It reminds me of when I was young and Alberta had the lowest minimum wage in the country and Ralph Klein would say things like:
Premier Gordon Campbell maintains that the minimum-wage law doesn’t need updating because most people in B.C. make more than the minimum wage. Increasing the minimum wage, according to the premier, would mean many corporations would be forced to lay off employees at a time when jobs are scarce.
But now BC’s $8 minimum wage is the lowest and has been constant for 8 years. Recession or not, people deserve adequate compensation for their labours.
In reality, BC’s real minimum wage is $6 since that’s what they can pay people who are “in training.”
Perhaps we can set a maximum wage too. There’s more than enough work and cash to go around. Let’s share the work and share the pleasure.
Newsflash: Conservative cops don’t like Vancouver’s safe-injection site.
In other news, sky still said to be blue (it’s perpetually cloudy here for the next 4 months so I’ll take your word).
But seriously, a study of police officers opinions is not a legitimate source of data compared to actual sociological studies of the project. But facts don’t tend to matter to some officers or politicians.
Despite the people who don’t understand that it’s generally fair to drive around a city and take pictures of anything that’s publicly displayed, I love the Google Streetview feature of their maps and that they’ve just launched it in Canada. Especially because I can show you locations like this that I mentioned the other day:
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That giant blue store with the cross is Ray Comfort’s E. Hastings ministry. Of course there’s more ministries than affordable housing on that street, which begs the questions:
- Are these religions doing more good or harm to the down-on-their luck? And atheists, actually be honest, how many people are being fed by religions down there that otherwise wouldn’t have a food – and is that worth the lies they get in exchange?
- Where are the secular or atheist charities in the area?
Well it’s been a while since I’ve posted anything, and considering Geer Week (formerly Eng Week) is coming up on campus, it may be another week before I really get going again.
Anyways, here’s a round up of news items I feel like sharing:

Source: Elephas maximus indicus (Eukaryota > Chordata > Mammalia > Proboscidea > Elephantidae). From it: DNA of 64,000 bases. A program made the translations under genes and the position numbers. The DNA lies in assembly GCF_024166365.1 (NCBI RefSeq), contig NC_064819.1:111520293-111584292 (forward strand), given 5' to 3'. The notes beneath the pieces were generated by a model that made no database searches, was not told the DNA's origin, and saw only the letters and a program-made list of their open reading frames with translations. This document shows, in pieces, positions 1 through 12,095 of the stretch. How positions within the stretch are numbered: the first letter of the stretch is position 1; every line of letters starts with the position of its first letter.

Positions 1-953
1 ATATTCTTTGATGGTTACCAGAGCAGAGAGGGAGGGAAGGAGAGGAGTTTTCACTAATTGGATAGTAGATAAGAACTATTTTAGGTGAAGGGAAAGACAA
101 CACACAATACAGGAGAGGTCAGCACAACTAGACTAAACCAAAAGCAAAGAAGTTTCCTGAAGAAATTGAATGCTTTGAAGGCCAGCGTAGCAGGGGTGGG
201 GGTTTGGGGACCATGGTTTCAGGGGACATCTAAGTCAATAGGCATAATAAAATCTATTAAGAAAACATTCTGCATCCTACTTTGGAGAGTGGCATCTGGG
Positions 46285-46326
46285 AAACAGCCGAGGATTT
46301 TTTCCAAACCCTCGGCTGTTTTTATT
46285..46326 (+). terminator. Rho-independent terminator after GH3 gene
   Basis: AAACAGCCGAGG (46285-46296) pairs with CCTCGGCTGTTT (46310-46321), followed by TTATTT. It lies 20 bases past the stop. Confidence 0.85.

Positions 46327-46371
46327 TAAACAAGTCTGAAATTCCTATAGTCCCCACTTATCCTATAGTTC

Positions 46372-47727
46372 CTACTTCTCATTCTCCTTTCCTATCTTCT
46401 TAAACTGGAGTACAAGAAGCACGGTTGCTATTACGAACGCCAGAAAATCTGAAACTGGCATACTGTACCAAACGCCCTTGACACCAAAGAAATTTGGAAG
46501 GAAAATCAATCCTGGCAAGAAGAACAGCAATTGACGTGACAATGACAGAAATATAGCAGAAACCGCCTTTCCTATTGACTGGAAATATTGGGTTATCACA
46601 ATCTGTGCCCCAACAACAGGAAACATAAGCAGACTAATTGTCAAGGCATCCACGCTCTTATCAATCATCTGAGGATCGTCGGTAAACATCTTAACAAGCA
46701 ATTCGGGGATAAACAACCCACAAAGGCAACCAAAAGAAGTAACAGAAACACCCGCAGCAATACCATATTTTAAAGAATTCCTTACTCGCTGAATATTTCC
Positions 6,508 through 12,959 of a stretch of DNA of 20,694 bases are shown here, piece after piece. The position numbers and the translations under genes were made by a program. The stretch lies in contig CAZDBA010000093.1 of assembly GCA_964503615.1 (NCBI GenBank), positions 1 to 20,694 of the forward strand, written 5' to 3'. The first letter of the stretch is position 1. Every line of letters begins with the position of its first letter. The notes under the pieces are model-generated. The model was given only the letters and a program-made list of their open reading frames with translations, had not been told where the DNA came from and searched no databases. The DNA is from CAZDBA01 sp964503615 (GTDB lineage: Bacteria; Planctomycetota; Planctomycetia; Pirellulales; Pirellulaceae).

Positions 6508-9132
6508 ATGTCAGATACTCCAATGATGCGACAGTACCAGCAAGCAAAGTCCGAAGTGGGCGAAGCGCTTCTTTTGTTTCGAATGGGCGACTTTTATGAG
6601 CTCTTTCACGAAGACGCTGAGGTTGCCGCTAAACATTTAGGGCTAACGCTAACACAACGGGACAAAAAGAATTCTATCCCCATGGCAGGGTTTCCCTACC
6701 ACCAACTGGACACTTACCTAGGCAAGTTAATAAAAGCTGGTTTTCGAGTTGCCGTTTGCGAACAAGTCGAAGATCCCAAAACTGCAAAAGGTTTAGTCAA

- The Garneau Theatre is under new ownership. I was initially very conserned about this story, as they were talking (and still are) about tearing down the front entrance. However, it turns out that they are doing this to essentially revamp it and the theatre will continue to operate (even during construction). This is a great indie theatre, and it’s good to know it will continue. (Speaking of indie films, see Milk if you haven’t yet).
- In the past month and a bit the Alberta Tories have found another way to increase our carbon emissions and finger the recession: spending a quarter million on flying across the globe. Teleconferencing is so 1990s, face to face is the only possible way to convince people that the tar sands aren’t evil.
- And speaking of tar sands, the oil companies released a poll that found that almost half of people polled in Edmonton and Toronto don’t trust a word they say. I feel a little bad that they had to spend money to confirm this.
- Alberta leads Canada in job losses in December as Albertans lost nearly 20,000 jobs. But the good news that the Journal finds: Edmonton is still tied for lowest unemployment rate (however, they neglect to mention homeless rates).
- And finally, keep your eyes peeled for an upcoming report on carbon-capture technology that the Tories are banking $2 billion on (and wanting the broke federal government to match). Eng Phys director Dr. Backhouse did a (very rough) ballpark calculation on carbon-capture and figures that if we bury all our carbon burned and continue to increase at a steady rate that we’ll be out of oxygen (since you have to take 2 oxygen atoms for every carbon atom you remove from the atmosphere, since we bury carbon dioxide) in 750 years. Of course, the issue becomes more of a threat if you realize that a slight change in oxygen content in our atmosphere will likely have drastic effects.
Until I get another chance to write, here’s some blogs (that are regularly updated) that I follow regularly (in loose category labels):
I read lots more than that, but that should be a good start.
The provincial government is taking a survey on their budget, asking the public how they’d spend money essentially. You can take the survey here, hopefully we can get some important issues into their thick conservative skulls.
So there is a lot of tension in the city of Edmonton right now. A tent city of about 200 residents currently exists, and there are thousands of other homeless in the city. Part of this is due to the fact the average rent has risen somewhere around 10-20% (or more) since last year (my rent was $600 when I moved in here May/06, and will be $850 for whoever moves in Sept/07). This has put a lot of people out on their own with nowhere to live. The current occupancy is somewhere below 1% in Calgary and Edmonton.
So how do we fix this?
The idea I have is that if premier Ed Stelmach really cares at all, he can open his own door and let some people move in with him. If he’s not willing, perhaps some people should just start knocking his door down.
At the very least action like this would prompt him to explain where the supposed housing for these people are.